Wednesday morning, we woke up, davened, ate breakfast and soon got on to road to Dani-Hi in Cesarea, a site which is used by the army for training and shooting practice, but also offered tem-building activities for groups such as ours. The 81 or so of us were split into four groups, and for the morning we engaged in different activities which focused on team-building, trust, and cooperation, including passing each other through a web of ropes without touching them, or helping each other up a smooth wall with no grips. Shortly before noon the skies opened up and it started pouring, so we eventually made our way to a gymnasium to wait out the storm. After about an hour we had lunch and in the afternoon we did rock climbing, drumming/martial arts, and finally paintball. It was my first time playing, and was a very fun and exciting experience. The day went by pretty quickly, and around 5:30 we left to return to Hannaton. We davened maariv, had an indoor barbecue dinner, and I relaxed for the rest of the night.

On Thursday we checked out of Hannaton in the morning and drove south towards Herzliya, where we spent the day at the Interdisciplinary Centre (IDC), a well-regard Israeli private university. In the morning we heard from the dean of Admissions, some students, among them three bogrei native, and heard the head of the overseas school speak about the middle east situation. Following a catered lunch, we were given a tour of the campus, and ended leadership week off with an intense lecture by Jules Gutin about the future direction of the Conservative Movement.

Luckily for me, Nativ decided to provide a bus to Jerusalem for the many of us, including myself who wanted to spend our Shabbat there, so by a little after 5 PM I was dropped off directly in front of the Fuchsberg centre. However, when I stepped off the bus I noticed that it was actually hailing outside, so I went in and sat in the lobby for a while until the storm calmed down a bit. While the rain had let up a bit, there was still some thunder and lightning, so I decided to play it safe and hop the #14 bus down towards Emek Refaim. I didn’t have too much trouble making it the few blocks to the apartment of my Chevruta Miron and his wife Naomi. I dried off, had something to eat and caught up a bit. But before I knew it, 8 o’clock rolled around and it was time for a small chametz finishing party combined with a showing of the Ten Commandments starring Charlton Heston. It was pretty funny, especially for my first time seeing it, and pretty long, keeping us occupied until after midnight.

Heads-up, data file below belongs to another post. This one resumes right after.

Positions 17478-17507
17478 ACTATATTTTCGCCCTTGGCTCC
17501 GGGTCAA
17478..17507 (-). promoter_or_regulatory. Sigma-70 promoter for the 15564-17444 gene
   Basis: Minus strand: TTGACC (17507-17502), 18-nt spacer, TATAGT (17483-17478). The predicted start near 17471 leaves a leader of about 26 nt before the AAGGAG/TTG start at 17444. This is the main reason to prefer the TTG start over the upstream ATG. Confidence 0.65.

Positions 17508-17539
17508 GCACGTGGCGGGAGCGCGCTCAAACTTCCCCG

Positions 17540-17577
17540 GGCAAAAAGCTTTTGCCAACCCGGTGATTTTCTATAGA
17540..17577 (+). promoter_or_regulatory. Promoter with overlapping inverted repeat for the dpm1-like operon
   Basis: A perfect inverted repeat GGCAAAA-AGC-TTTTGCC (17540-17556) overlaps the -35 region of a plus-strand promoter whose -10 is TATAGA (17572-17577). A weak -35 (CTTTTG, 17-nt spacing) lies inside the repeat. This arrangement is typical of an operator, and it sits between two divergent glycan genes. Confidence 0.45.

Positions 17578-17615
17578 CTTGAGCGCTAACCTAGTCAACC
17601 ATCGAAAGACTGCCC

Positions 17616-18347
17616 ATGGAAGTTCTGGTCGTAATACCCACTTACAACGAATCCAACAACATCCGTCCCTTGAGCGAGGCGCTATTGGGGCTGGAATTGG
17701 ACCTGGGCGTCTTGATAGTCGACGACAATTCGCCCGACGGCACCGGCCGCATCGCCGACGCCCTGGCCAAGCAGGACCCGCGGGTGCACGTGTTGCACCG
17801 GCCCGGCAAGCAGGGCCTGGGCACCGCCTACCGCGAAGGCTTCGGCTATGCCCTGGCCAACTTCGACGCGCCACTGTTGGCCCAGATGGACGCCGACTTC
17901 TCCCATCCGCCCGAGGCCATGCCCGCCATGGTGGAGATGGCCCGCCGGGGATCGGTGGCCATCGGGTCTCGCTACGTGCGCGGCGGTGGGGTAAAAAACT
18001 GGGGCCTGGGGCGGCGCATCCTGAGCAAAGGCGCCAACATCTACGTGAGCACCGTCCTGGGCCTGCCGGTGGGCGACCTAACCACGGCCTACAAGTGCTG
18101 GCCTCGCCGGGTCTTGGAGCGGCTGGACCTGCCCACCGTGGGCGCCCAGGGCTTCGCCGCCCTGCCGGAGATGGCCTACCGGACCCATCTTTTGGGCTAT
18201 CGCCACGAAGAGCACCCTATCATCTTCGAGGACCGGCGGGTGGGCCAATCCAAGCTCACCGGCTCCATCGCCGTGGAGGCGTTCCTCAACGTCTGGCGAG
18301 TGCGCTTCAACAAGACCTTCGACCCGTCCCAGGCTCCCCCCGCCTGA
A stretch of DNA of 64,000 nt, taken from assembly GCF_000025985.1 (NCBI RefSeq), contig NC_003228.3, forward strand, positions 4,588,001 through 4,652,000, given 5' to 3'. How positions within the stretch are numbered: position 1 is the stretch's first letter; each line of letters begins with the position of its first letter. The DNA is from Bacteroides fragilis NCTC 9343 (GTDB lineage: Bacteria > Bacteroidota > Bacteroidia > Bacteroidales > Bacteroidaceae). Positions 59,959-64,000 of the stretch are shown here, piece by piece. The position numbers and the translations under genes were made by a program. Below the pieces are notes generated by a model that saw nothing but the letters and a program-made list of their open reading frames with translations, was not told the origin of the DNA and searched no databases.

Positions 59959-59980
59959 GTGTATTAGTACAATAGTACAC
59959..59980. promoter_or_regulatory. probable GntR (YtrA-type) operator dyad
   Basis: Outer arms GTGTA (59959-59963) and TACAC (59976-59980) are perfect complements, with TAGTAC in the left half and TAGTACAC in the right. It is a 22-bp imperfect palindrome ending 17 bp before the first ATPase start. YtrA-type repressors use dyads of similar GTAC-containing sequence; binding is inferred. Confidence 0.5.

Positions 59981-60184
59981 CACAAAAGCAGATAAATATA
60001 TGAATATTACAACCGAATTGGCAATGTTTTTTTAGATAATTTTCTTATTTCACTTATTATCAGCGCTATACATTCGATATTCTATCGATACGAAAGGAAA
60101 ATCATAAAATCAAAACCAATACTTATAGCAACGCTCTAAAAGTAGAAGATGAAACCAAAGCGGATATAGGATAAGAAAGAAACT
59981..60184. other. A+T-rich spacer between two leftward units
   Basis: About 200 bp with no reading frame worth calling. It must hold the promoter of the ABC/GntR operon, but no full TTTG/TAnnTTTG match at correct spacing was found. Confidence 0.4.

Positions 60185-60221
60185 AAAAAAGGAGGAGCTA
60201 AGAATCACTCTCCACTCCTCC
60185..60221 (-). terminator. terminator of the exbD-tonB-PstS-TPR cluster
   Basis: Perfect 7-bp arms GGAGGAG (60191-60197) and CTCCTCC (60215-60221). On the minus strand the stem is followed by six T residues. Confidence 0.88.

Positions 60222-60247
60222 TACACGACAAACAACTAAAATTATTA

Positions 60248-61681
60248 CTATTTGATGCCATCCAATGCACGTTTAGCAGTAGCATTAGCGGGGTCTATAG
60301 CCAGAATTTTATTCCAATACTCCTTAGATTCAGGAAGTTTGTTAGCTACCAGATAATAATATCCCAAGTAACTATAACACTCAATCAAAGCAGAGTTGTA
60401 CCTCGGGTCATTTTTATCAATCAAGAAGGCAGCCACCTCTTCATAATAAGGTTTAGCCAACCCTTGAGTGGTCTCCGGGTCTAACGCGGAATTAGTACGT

I slept in of Friday until a little past seven, woke up and got ready, and made it to the Great Synagogue on time for the 8:00 Shacharit. After davening I went to Meah Shearim and did one of my favourite activities, book shopping at Manny’s, and after buying 3 New haggadot, picked up some flowers for Shabbat on a street corner and some bourekas to munch on at Mister Zol. Shortly after I returned to Miron and Naomi’s apartment, I set out with Miron and we went up and down Emek Refaim stopping at all of the different little local stores to shop for Shabbat. After getting a falafel for lunch, we went back and I helped with cooking and cleaning for Shabbat. Around 4 PM my friend Matt Tepperman arrived and joined us for Shabbat. After showering and getting dressed, we walked down the street to Yakar, where we took part in a joyous and spiritual Kabbalat Shabbat davening. We walked back to the apartment and since Miron and Naomi live on the 11th floor, we were lucky to catch the Shabbat elevator which stopped every other floor all the way up. After relaxing for a little bit, our friends from Yeshiva, Annie and matt arrived and we had a great Shabbat dinner together.

Shabbat morning I woke up, got ready, and Matt and I walked down the 11 flights of stairs and took a 15 minute stroll to Yedidya. It was a very lovely davening, as always, and I was even asked to lead Shacharit. After hanging out at the Kiddush, we took a leisurely walk back to the apartment, and even caught the Shabbat elevator again. For lunch, our friend Avram joined us and we again had a delicious, lovely, and relaxed meal. After a two hour Shabbat nap, I went back to Yedidya for Mincha (where I did Gelilah), a limud about Pesach/Seudah Shlishit, and maariv. On the way back, it was raining and it kept getting heavier, so I was pretty soaked by the time I got back to the apartment. I relaxed for a little while, and made Havdalah before hitting the road around 7:30 so I could catch a #18 bus to the תחנה מרכזית (Central Bus Station), and caught the usual 437 Ashkelon back to kibbutz.

Shavua tov…and an early Hodesh tov!

No comments:

Locations of visitors to this page